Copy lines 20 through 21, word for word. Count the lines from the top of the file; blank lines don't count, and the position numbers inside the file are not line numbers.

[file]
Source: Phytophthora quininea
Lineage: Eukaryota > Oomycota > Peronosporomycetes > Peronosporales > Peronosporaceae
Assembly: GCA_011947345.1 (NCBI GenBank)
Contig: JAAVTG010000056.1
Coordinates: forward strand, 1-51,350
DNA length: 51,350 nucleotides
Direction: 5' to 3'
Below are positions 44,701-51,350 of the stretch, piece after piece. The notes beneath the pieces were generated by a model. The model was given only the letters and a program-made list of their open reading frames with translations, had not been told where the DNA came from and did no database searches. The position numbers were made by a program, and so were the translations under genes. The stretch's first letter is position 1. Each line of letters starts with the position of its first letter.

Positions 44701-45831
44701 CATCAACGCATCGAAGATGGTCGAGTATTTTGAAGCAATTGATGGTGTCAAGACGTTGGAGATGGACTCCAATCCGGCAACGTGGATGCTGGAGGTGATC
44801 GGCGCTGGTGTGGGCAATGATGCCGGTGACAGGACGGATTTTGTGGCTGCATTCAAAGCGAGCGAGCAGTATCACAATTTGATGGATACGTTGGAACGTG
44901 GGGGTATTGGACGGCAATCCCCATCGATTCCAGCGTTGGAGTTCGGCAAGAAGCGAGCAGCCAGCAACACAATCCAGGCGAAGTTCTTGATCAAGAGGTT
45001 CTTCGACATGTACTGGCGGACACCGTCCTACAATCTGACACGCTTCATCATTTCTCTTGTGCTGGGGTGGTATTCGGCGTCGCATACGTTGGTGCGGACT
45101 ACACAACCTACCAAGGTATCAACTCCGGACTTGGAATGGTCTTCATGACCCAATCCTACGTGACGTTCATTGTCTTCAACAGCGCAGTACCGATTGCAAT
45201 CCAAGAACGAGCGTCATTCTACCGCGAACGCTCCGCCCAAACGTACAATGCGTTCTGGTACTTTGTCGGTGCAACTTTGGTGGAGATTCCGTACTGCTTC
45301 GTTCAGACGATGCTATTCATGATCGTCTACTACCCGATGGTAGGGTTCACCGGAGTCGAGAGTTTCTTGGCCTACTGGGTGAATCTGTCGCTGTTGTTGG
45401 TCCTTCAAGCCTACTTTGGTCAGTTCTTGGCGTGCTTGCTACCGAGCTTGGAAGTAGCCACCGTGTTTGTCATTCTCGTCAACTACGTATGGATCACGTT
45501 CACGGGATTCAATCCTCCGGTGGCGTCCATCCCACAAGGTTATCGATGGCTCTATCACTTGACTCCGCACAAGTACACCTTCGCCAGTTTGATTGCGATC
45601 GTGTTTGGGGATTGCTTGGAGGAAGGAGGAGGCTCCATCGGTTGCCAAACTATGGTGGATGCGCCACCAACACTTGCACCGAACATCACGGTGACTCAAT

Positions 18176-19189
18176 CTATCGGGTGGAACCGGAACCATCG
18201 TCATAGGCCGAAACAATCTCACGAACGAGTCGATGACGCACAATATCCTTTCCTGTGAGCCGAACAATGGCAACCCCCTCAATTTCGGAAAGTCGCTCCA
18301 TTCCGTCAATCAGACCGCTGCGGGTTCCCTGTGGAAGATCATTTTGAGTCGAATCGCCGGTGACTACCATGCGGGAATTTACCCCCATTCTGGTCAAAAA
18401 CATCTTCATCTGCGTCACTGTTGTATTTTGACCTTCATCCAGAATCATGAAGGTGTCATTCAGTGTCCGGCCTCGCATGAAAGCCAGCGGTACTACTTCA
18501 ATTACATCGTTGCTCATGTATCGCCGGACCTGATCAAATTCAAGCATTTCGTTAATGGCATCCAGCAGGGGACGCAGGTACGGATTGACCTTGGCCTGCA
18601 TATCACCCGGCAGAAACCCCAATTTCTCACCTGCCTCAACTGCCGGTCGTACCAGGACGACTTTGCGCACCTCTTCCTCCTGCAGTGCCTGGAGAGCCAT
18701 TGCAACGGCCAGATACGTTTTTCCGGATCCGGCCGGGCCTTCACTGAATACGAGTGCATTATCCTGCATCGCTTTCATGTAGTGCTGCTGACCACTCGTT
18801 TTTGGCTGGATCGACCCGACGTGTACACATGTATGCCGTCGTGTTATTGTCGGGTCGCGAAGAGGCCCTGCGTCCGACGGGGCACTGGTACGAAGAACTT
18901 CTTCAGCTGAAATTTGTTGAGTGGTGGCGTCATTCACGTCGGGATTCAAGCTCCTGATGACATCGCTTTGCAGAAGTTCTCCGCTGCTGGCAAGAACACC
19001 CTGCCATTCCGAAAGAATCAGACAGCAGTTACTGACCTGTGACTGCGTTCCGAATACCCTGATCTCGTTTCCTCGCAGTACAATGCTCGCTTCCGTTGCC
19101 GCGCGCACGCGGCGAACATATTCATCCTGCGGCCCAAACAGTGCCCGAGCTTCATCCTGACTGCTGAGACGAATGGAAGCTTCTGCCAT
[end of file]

Positions 18176-19189
18176 CTATCGGGTGGAACCGGAACCATCG